How often do we begin and finish a project in a single day? Almost never around these parts but today was an anomaly: I was able to strip and stain an old stained glass window and get it hung. It fit just right.
14 months after putting in new windows in the living room, I finally got the last of them stained this weekend! A before and after:
Notice that I slightly tweaked the window configuration to break up the lines a bit. All in all I’d say that’s a pretty good transformation. Full living room photo gallery is here.
Done! Or at least until this summer when I finish off the other window but I’m not thinking about that right now. What began in September and was originally going to just be a bit of paint and lipstick on my oldest son Christopher’s room turned into the classic rehaber project. But I must say, as with every room rehab we’ve done so far (Aiden’s bedroom, living room), this is my favorite room so far. It involved layers and layers of paint over layers and layers of wallpaper all on top of calcimine paint on top of plaster. There was paint on doors, on windows, on trim. Lots of stripping, sanding, staining. Cursing. New lighting (over old gas pipes). Some new hardware, some old hardware cleaned up. And for the most part, I actually enjoyed working on it. Christopher made for a good supervisor and the occasional assistant and is a great tenant (although his rent check is a bit late).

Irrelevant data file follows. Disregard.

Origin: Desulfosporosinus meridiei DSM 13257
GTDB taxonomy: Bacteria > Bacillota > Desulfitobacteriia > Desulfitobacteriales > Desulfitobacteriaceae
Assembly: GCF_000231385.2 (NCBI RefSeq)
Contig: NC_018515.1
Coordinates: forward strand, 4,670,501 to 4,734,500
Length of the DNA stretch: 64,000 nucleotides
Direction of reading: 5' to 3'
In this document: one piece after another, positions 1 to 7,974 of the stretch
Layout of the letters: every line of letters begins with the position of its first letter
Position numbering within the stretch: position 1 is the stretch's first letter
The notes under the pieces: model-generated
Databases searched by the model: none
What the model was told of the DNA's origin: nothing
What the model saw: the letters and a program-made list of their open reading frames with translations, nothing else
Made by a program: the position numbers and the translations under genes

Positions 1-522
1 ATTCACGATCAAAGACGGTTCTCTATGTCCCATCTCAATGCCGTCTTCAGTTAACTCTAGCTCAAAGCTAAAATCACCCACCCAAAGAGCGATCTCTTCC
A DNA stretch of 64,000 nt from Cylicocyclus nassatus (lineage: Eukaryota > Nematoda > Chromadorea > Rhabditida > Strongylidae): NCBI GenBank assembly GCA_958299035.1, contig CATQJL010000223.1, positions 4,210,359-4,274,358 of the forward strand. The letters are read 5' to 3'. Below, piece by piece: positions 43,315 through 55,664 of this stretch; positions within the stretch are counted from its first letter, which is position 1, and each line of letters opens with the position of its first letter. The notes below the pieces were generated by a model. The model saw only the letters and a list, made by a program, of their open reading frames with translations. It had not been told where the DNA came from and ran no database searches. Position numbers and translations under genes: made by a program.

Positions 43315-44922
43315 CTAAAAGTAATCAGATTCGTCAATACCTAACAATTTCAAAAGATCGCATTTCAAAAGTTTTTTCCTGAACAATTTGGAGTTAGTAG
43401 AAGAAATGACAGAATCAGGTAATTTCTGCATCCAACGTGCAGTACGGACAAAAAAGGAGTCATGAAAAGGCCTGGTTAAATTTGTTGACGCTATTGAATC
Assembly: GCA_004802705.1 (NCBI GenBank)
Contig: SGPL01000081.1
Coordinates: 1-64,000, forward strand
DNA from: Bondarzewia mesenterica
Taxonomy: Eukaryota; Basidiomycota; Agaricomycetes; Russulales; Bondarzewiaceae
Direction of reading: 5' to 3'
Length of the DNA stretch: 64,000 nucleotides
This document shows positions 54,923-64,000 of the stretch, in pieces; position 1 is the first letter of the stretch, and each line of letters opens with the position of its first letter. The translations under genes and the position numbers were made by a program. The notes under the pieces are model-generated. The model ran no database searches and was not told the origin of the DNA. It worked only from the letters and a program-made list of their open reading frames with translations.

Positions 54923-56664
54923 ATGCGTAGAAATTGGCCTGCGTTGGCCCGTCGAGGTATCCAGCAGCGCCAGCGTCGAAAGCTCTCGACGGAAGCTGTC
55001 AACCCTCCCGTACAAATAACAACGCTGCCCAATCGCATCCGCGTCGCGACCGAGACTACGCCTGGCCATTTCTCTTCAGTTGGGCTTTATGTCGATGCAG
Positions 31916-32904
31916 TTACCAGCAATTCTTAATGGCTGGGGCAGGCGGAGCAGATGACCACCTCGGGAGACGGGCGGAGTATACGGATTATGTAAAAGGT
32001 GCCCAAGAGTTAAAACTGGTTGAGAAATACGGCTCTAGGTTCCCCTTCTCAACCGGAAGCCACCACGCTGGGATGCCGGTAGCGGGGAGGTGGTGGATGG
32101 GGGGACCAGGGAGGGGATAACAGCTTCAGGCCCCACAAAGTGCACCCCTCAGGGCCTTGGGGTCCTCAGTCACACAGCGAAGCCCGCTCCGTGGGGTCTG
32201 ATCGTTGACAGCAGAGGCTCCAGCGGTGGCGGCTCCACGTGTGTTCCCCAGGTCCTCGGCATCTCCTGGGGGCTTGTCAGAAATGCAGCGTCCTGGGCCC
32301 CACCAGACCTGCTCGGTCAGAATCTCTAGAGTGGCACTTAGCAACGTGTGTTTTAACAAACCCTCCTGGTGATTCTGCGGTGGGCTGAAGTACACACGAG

Take a look:
And a reminder of what it was when we bought the house:
I’d like to say that I plan on taking a bit of a break but I’m pretty sure I’ll start another project. Potential projects include the dining room, entryway, upstairs hallway, or the sunporch/office. If you would like to see all the pictures documenting the rehab process of Christopher’s room, the gallery can be found here.
As with nearly all projects, the devil is in the details. So while the window is just a window, there are a ton of different trim pieces to strip, sand, prep, stain, finish and assemble. Along the way I re-weighted the windows and replaced the sash cords. There is some touch up painting needed and, as I’m sure you can see from the picture, I still need to strip and stain the picture molding (along with the other window in the room). But for now, I’m celebrating.